Just like the dead plants we need to rid ourselves of bad habits, behaviors and relationships to make space for good, healthy ones.
These are just a few of the lessons that I learned from a burnt house and a general contractor. Dear reader, look around you, life lessons are everywhere. Perhaps your clothes dryer is trying to tell you something. Think I’m being ridiculous? Think again.
Traditions are customs, activities, or believes that are repeated over time. They can seem trivial to those who are outside the group, but they are essential to the individuals inside of it. Traditions offer a sense of security, belonging, and stability to participants. They sometimes serve a higher purpose, or they can be significant based on their merit. In our family, the Kuna Kampout is a tradition that extends to the greater group of my siblings, cousins, and their respective connections. It occurs once a year at a state park in Michigan, typically early in June.
My cousin, Ken, reminded me that the first Kuna Kampout happened in 2002 and was the result of a conversation that I had with him at another family event the year earlier. We were talking at the Clans Christmas get-together called Droby Fest (named after a Slovak meat/potato/rice sausage). I was telling him how much I enjoyed camping, and he had the idea of having a summer campout.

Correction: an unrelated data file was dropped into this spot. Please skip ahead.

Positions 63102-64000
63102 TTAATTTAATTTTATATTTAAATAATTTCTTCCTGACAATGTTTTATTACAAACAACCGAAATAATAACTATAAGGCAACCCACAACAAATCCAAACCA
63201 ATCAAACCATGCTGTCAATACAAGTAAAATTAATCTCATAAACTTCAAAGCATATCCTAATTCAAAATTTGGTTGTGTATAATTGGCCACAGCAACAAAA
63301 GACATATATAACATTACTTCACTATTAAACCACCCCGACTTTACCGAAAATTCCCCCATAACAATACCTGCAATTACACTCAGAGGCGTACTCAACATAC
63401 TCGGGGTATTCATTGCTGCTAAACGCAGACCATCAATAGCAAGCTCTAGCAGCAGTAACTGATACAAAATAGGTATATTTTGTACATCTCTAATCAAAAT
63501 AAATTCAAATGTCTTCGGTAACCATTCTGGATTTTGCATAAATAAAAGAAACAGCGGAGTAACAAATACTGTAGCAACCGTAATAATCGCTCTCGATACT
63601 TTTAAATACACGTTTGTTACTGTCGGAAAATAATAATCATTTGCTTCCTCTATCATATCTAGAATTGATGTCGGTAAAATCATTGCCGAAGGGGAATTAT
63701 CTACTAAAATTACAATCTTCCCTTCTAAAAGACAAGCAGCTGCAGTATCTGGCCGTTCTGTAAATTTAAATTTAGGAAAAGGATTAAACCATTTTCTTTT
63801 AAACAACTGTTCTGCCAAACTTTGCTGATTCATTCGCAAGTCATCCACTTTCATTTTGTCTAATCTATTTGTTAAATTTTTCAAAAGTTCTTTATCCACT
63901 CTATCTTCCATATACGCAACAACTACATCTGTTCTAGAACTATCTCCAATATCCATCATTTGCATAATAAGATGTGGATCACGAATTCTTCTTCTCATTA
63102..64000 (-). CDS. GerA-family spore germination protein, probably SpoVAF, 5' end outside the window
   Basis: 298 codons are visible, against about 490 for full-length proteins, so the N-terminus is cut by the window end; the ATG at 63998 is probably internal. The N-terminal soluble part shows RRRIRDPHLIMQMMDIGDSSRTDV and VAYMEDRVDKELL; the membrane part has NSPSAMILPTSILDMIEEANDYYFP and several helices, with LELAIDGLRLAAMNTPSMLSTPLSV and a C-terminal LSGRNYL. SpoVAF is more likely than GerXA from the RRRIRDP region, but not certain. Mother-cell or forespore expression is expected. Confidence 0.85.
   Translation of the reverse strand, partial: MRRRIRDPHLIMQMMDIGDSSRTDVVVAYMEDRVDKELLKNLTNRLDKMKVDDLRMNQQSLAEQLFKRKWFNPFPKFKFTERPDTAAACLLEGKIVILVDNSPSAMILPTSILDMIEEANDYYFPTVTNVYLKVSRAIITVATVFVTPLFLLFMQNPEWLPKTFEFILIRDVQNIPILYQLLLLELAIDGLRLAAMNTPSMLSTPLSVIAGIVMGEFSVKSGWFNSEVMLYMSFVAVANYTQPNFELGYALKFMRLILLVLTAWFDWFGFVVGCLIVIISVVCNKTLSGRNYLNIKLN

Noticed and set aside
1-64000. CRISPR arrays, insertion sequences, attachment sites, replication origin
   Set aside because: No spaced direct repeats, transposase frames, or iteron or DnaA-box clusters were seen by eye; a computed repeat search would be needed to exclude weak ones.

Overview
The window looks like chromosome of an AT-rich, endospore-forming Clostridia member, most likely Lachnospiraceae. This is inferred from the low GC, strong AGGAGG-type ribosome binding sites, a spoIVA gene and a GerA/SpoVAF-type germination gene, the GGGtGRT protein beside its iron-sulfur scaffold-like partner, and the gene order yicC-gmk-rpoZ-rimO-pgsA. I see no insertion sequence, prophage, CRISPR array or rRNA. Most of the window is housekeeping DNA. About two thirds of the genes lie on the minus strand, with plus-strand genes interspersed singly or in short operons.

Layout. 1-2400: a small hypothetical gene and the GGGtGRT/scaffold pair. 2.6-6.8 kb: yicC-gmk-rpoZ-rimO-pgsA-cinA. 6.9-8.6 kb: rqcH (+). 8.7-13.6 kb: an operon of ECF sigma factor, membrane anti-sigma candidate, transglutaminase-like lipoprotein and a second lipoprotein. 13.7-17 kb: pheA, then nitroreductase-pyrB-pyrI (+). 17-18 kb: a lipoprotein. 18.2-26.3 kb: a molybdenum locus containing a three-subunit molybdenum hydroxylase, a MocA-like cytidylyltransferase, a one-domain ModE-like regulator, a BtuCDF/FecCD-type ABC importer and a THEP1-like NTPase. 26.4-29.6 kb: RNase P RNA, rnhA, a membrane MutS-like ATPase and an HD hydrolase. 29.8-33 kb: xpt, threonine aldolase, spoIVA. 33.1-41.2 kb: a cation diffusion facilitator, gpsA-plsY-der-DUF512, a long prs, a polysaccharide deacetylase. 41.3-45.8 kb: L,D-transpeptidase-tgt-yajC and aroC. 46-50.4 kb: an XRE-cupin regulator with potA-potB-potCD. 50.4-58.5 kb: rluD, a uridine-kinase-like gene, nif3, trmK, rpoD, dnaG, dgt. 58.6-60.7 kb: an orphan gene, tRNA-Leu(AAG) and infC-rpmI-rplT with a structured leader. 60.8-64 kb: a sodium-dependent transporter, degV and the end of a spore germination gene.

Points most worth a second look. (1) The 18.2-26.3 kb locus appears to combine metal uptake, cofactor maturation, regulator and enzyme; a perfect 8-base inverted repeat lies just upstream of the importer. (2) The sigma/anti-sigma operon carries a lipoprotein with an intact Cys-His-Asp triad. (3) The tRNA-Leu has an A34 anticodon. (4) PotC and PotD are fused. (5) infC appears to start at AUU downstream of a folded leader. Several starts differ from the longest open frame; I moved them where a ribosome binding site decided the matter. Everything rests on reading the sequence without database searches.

As a child, most family activities were done en masse with all relatives. Birthdays, First Communions, Confirmations, Christmas Eve, Easter; we would all gather, eat, play, and connect. However, our family expanded over time, and it became more and more challenging to host these large events. Our parties transitioned from extended family get-togethers to immediate family get-togethers.
On the Kuna side of the family, this change occurred when I was in high school. Suddenly, the only times that I saw my cousins were at weddings and funerals. I was young, and my life was busy; I didn’t think much about the change.
For the next 20 years, it was unusual to see my cousins as most of the weddings had already happened, and funerals were, thankfully, rare. In the 1990s my sister was talking to my cousin at a funeral, and together they came up with the idea of a fall reunion picnic. I was given the job of making the invitation flyer, and so started a series of major and minor get-togethers that have continued ever since. Our family is lucky to have my cousin Ken and his sister Kris, who have become our event planners. They are instrumental in keeping our family traditions alive.
Within the tradition of the Kuna Kampout are embedded sub-traditions. My nephew’s late night group hike. My cousin’s baked over coals pineapple upside down cake. A campfire sing-along accompanied by my bad guitar playing. However, the main reason we get together is to talk, eat and reconnect. It is over these three activities that we recommit to each other.
I am very fortunate to have nice relatives. No one gets drunk and violent. No one makes snide remarks. No one needs to brag their way to synthetic superiority.
For traditions to continue, they need to be flexible. I had to be flexible to attend this years camp out, as all of my immediate family could not attend. I had a choice to stay at home, or go solo. I decided to push myself and go to the event.